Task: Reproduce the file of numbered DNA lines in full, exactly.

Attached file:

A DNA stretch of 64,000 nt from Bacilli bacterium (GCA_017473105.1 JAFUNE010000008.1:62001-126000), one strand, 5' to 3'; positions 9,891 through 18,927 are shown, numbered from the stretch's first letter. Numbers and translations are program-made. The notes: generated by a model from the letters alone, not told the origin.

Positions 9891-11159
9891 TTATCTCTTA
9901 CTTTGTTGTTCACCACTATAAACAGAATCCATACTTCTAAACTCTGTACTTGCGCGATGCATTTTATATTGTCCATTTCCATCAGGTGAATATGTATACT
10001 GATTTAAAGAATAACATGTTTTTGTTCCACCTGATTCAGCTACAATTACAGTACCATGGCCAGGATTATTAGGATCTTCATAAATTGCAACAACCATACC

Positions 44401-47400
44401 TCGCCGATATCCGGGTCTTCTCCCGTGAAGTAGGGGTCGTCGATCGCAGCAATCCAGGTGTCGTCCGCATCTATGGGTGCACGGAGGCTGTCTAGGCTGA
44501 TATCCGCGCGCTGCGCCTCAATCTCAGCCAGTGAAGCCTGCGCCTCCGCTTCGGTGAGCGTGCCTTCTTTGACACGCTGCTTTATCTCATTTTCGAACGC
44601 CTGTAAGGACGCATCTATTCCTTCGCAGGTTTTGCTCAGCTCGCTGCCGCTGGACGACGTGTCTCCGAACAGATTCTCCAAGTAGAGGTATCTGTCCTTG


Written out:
A DNA stretch of 64,000 nt from Bacilli bacterium (GCA_017473105.1 JAFUNE010000008.1:62001-126000), one strand, 5' to 3'; positions 9,891 through 18,927 are shown, numbered from the stretch's first letter. Numbers and translations are program-made. The notes: generated by a model from the letters alone, not told the origin.

Positions 9891-11159
9891 TTATCTCTTA
9901 CTTTGTTGTTCACCACTATAAACAGAATCCATACTTCTAAACTCTGTACTTGCGCGATGCATTTTATATTGTCCATTTCCATCAGGTGAATATGTATACT
10001 GATTTAAAGAATAACATGTTTTTGTTCCACCTGATTCAGCTACAATTACAGTACCATGGCCAGGATTATTAGGATCTTCATAAATTGCAACAACCATACC

Positions 44401-47400
44401 TCGCCGATATCCGGGTCTTCTCCCGTGAAGTAGGGGTCGTCGATCGCAGCAATCCAGGTGTCGTCCGCATCTATGGGTGCACGGAGGCTGTCTAGGCTGA
44501 TATCCGCGCGCTGCGCCTCAATCTCAGCCAGTGAAGCCTGCGCCTCCGCTTCGGTGAGCGTGCCTTCTTTGACACGCTGCTTTATCTCATTTTCGAACGC
44601 CTGTAAGGACGCATCTATTCCTTCGCAGGTTTTGCTCAGCTCGCTGCCGCTGGACGACGTGTCTCCGAACAGATTCTCCAAGTAGAGGTATCTGTCCTTG